Today, the American Enterprise Institute (AEI), a prominent conservative think tank, hosted a secret, four-and-a-half hour meeting of pols, wonks, and activists, including several self-identified ‘progressives,’ to develop a PR/legislative strategy to promote and enact a carbon tax. This was the fifth such meeting to advance the “Price Carbon Campaign/Lame Duck Initiative: A Carbon Pollution Tax in Fiscal and Tax Reform.” An annoted copy of the meeting agenda appears at the bottom of this post.
Perhaps not coincidentally, earlier this week former GOP Congressman Bob Inglis of South Carolina launched the Energy and Enterprise Initiative, an organization promoting carbon taxes. Inglis obtained funding for the project from the Rockefeller Family Fund and the Energy Foundation, both left-leaning foundations.
Left-right coalitions can be principled and desirable. For example, I worked with environmental groups to help end the ethanol tax credit, and I work with them now to develop the case for eliminating the ethanol mandate. We collaborate because we share the same policy objective, even if not always for the same reasons. The free marketers want to end political meddling in the motor fuel market and the environmentalists want to end federal support for a fuel they regard as more polluting than gasoline. The common objective is consistent with each partner’s core principles.
But such cases are the exception rather than the rule. In general, when left and right join forces, the appropriate question is: Who is duping whom?
My colleague Myron Ebell sent out an alert about the AEI-hosted carbon tax cabal earlier today. It appears immediately below:
From 1:30 until 5 PM today, the American Enterprise Institute is hosting a hitherto secret meeting to discuss how to enact a carbon tax in a lame duck session this fall or perhaps in the 113th Congress. I have pasted the agenda below and an article from today’s Greenwire. Note that this is the fifth meeting that they have held. Also note that the comments made about the meeting in the Greenwire article (just economists brainstorming) bears no relation to the agenda, which is clearly about plotting political strategy to enact a carbon tax.
As my colleague Marlo Lewis noted, we defeated capntrade by convincing the American public that it was really capntax. Twenty-odd House Democrats who voted for Waxman-Markey lost their seats. The Democratic Senate refused to take it up. It’s political poison, so naturally the more brain-dead parts of the Republican and big business establishment have decided how clever it would be to resurrect the carbon tax and push it as an alternative to regulation. I don’t notice anything in the AEI agenda about repealing the greenhouse gas emissions standards as part of the deal. Why don’t we do that first? Then we can talk about alternative policies if any.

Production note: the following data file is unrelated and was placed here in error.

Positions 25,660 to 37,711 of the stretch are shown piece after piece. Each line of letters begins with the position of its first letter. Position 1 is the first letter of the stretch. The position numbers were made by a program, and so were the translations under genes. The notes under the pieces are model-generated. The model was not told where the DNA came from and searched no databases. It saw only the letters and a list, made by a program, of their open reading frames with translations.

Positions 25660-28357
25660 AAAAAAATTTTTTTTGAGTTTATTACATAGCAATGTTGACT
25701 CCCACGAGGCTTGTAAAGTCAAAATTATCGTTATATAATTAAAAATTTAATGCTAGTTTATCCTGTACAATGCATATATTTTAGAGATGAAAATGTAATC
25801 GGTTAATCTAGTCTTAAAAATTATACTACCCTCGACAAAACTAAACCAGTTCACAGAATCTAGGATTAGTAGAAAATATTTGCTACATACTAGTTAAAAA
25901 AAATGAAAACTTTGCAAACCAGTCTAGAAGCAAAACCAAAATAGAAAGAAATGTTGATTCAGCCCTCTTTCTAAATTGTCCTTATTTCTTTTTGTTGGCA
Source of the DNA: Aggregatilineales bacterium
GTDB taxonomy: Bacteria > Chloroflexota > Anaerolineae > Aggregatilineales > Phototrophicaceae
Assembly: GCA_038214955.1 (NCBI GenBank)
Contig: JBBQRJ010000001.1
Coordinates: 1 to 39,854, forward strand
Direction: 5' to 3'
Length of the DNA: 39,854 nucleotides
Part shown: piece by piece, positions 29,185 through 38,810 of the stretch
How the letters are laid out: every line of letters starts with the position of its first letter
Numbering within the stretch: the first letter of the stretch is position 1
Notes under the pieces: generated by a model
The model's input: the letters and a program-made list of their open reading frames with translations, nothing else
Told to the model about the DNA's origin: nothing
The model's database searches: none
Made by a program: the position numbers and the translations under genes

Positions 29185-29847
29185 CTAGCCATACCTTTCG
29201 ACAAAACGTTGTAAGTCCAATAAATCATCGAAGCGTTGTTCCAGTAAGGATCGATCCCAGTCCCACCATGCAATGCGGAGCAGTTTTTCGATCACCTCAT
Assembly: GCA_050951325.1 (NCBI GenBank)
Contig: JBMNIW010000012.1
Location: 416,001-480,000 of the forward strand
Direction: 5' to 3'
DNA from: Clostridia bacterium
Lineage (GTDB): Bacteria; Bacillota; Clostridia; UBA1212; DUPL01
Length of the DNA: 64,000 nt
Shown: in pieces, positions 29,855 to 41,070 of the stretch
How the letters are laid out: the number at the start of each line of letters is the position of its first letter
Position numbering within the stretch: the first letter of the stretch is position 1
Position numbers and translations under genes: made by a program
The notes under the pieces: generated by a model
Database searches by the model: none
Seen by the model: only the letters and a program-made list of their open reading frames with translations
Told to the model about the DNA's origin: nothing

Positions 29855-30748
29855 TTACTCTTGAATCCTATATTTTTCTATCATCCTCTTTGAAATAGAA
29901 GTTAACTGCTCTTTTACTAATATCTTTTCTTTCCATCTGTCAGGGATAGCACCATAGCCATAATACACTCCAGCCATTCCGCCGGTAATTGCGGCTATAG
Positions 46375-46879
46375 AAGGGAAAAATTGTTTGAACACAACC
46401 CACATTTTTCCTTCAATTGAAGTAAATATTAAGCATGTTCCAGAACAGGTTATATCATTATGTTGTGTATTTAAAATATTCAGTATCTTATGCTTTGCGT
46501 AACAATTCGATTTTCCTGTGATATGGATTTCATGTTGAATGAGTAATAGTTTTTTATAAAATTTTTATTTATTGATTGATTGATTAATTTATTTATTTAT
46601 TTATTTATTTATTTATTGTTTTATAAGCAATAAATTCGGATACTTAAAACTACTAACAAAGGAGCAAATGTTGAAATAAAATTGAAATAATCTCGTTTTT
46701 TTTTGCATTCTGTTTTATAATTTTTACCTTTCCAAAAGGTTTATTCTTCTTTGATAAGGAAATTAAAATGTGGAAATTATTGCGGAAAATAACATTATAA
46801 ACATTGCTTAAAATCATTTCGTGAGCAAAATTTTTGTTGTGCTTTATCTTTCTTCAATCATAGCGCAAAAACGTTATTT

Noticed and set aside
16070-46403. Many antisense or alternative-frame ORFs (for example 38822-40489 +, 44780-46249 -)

Also note the idea that a deal could be done so that a carbon tax would be offset by reductions in other taxes and would therefore be revenue neutral. There are multiple problems with the idea of revenue neutrality. First, it never works. A new tax will quickly be raised. Second, the poorer people are, the higher the percentage of their income that goes for energy. Poor people already don’t pay much or any income tax. So a consumption tax offset by, for example, cuts in the corporate income tax rate, will be highly regressive. Third, the only way a carbon tax will reduce fossil fuel consumption is if it’s set quite high. And the only way a carbon tax will raise much revenue is if it’s set quite high. Thus they must be advocating European levels of taxation. Say $5 dollars a gallon of gasoline. Roughly $500 per ton of coal.
We must kill this incredibly harmful idea as quickly as possible. We can start by letting our contacts at AEI know what we think of their plotting to foist a carbon tax on America.
This is troubling because the dumb party has an uncanny ability to snatch defeat from the jaws of victory. Stopping Obama’s war on affordable energy is a key GOP campaign theme in 2012, and the base is upset because the Supreme Court just upheld the Obamacare individual mandate as a tax. Yet some GOP influentials now call for an open, unvarnished tax on affordable energy.
The GOP’s only clear product differentiator — and most durable political asset — is its reputation as the no tax increase party. The Inglis and AEI initiatives, if successful, would destroy this asset.
Inglis, by the way, proposed a carbon tax bill in the last Congress. He was roundly defeated in the primary by a Tea Party candidate, now-Rep. Trey Gowdy (R-S.C.). At least in 2010 Inglis could claim that he was offering a less mischievous alternative to cap-and-trade. But cap-and-trade is dead. There is no longer a prudential case to be made for carbon taxes as the lesser evil.